First Things First…
Ask yourself Why…and then be specific.
You are about to Get Fit. You’ve signed up for the gym membership, hired the trainer, scheduled the session, laced up your new kicks and there you sit, staring into the face of optimism, who is staring back at you with a clip board in their hand asking you, “so what are your goals?”
Ahhh. Fitness goals. I chuckle a little as I even write those words, because damn, that’s a loaded term. If I let myself think about it too long, my headed would explode. It’s like trying to contemplate infinity, the universe, or people’s obsession with the Kardashians. The topic is broad, the possibilities are endless, and most of it is still a mystery.
But they’re important right? Is fitness important? Yes! Are goals important? Of course! So we can’t just toss them aside as unreachable pleasantries- something that’s “nice to have, but come on, why bother.” We just need to figure out how to make them work.
Which is why we need to get specific. And the best path to specificity begins with a step toward understanding what we’re after in the first place. Otherwise we will walk, run or ellipticize in circles, directionless and bored and often unsatisfied with the results from our efforts.
I’ve been the face of optimism and I’ve been the one sitting on the other side as well; eager to change my life for the better and excited for a reason to buy new workout gear. And I have come to find that an efficient way to understand choices, processes and motivations, is to ask Why. It’s a perfect little tool to unlock reasonable and rational thinking. When we can start to understand why we are doing something, we’re better equipped to correct, redirect and align our desires and actions. The creation of an honest and authentic fitness goal can be a beacon of light in the daunting abyss of the free weight spandex jungle.
So what does this look like? It begins with getting a piece of paper, a pen, and then writing down the list of your goals. The big question Why can and should be inserted anywhere and everywhere. And then get busy investigating and responding. Here are 10 common examples:
- Write down fitness goals. (Why?)
- Improve overall fitness. (Why?)
- Get stronger. (Why?)
- Lose 10 (or more) pounds. (Why?)
- Tone arms, shoulders, abs and ass. (Why?)
- Do 30-60 minutes of cardio 5 days a week. (Why?)
- I just want to feel better. (Why?)
- Get rid of nagging back, knee, shoulder (or whatever ails you) pain. (Why?)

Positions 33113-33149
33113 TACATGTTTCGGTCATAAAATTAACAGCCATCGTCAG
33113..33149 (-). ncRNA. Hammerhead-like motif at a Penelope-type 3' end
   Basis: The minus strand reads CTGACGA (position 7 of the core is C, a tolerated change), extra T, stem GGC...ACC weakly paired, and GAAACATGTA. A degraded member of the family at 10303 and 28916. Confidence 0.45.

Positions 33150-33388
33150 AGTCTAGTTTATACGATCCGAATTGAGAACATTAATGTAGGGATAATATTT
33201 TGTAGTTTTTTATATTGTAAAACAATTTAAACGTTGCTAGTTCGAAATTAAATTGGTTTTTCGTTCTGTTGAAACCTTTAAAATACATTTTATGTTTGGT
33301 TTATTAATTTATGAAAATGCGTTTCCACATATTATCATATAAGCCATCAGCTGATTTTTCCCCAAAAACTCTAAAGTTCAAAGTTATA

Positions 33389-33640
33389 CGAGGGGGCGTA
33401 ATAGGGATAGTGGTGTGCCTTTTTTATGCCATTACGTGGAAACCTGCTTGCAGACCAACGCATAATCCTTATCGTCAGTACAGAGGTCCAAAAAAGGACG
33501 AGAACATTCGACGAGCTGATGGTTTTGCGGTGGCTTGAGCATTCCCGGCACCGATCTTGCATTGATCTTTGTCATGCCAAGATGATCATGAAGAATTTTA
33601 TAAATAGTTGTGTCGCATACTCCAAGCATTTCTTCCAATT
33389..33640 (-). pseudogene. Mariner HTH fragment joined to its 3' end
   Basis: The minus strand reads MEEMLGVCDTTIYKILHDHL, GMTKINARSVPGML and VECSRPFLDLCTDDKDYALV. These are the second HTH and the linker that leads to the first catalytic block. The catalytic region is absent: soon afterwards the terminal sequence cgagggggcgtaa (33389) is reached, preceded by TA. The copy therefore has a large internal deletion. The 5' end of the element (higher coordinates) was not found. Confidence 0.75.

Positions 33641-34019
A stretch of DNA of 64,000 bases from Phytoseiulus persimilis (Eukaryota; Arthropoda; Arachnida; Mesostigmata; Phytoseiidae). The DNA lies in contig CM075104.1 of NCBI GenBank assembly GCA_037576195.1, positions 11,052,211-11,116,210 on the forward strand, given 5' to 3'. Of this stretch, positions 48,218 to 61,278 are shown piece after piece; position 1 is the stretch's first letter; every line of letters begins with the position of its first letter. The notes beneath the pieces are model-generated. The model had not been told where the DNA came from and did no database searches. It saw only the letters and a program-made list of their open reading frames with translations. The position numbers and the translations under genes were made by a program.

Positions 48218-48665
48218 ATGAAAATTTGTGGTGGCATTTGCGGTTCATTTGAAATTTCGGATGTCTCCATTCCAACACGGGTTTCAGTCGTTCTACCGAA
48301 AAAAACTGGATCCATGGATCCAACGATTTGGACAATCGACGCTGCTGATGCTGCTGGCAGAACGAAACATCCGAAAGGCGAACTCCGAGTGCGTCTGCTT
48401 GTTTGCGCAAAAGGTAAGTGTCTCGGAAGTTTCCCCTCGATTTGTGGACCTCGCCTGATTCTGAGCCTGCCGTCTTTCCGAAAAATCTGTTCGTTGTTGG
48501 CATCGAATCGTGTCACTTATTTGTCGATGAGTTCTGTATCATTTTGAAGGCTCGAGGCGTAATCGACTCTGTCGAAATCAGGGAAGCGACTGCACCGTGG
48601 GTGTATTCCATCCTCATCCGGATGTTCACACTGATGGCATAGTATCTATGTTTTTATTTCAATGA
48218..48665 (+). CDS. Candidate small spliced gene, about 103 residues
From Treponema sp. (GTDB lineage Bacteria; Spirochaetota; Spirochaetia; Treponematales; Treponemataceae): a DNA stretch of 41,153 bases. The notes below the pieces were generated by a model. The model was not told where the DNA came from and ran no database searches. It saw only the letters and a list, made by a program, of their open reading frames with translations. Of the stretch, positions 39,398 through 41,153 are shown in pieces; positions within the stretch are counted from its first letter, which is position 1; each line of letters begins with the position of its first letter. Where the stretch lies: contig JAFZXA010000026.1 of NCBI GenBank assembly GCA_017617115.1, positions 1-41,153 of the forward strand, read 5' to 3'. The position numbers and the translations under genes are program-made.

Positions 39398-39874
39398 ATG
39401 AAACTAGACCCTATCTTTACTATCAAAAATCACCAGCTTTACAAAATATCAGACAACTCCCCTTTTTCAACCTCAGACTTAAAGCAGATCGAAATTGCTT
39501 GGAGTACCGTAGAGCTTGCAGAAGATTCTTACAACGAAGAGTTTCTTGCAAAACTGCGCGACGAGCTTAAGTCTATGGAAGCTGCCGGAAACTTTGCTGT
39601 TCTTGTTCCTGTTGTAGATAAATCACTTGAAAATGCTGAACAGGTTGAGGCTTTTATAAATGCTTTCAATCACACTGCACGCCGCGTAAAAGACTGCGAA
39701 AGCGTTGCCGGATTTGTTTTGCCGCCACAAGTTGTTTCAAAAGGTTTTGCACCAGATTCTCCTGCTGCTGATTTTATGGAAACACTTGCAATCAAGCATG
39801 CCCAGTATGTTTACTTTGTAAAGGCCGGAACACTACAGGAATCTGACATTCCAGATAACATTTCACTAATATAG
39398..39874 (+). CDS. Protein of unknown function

- Improve my Yoga practice. (Why?)
- Run a marathon. (Why?)
These are all goals that I have written down on the behalf of clients or myself at some point. It’s funny, because at first glance, it seems silly to question these. They are excellent goals, and it seems obvious to have them. But here is the zinger, many of us have great difficulty ever achieving them, or sustaining them if we even catch a glimpse of them. Why??
I think it’s because there is a undetected disconnect between our motivations and actions.
For example I had a friend complain to me about low back pain, and wondered what he could do about it. This otherwise fit male with a very healthy body composition, reported running on the treadmill for 60 minutes, 5 days a week. I asked him Why he was doing that. He said he read somewhere in Men’s Health that he should.
This was the perfect opportunity to have him take a look at what he was doing and why he was doing it. Here he was performing an action, that was potentially hurting him, hoping to achieve an ambiguous and undefined fitness goal, and his response to Why, was because he read it somewhere. Yikes. But all too familiar, right?
Why do we allow this disconnect to remain as an ever broadening gap between what we want and what we have? Especially when it leaves us lost, unfilled and frustrated? I think it’s because we make decisions based from fear. Fear of what might happen to us if we don’t do it. Fear of not measuring up to what everyone else is doing. These are two horrible causes to which we devote our energy, sacrificing our own well being. Why am I going off track into philosophical babble? Because I know that this can be at the root of something as basic as deciding to run on the treadmill 60 minutes a day, 5 days a week.
If we instead take the time to make a list, and undergo some careful, possibly uncomfortable introspection, answering our Why’s, the following can happen. We can:
- Learn about ourselves and who we really are in these little bodies of flesh and bones
- Uncover deeper desires
- Identify and release unhealthy habits and patterns in our behavior
- Stop wasting time and restore our energy
- Become more efficient
- Use our new found time and energy to devote to other satisfying activities
- Intelligently align our actions with our goals, seeking appropriate support when needed
- Get out of ruts
- Prevent further pain and injury
- Get results and feel GOOD!
Take it from me, don’t waste your time training for a marathon, when deep down inside what you’re really seeking is the approval of others. If you receive it at all, it’s fleeting. Don’t deprive yourself of nutrients and calories because being skinny equals being loved. Please stop breaking yourselves by going deeper in Pigeon Pose or any asana for that matter, simply because your yoga teacher suggested it.
Trust me, I don’t know what your answers will be by going through this process, but understanding Why we are doing something unlocks and opens up options to each of us. It’s empowering to be committed to our own personal intentions, and to understand we don’t need to be in pain, if we don’t want to. To be embodied in our own selves, taking calculated steps with discernment, while navigating our own paths is ridiculously satisfying. Asking the question Why is an important first step, and one that often gets missed.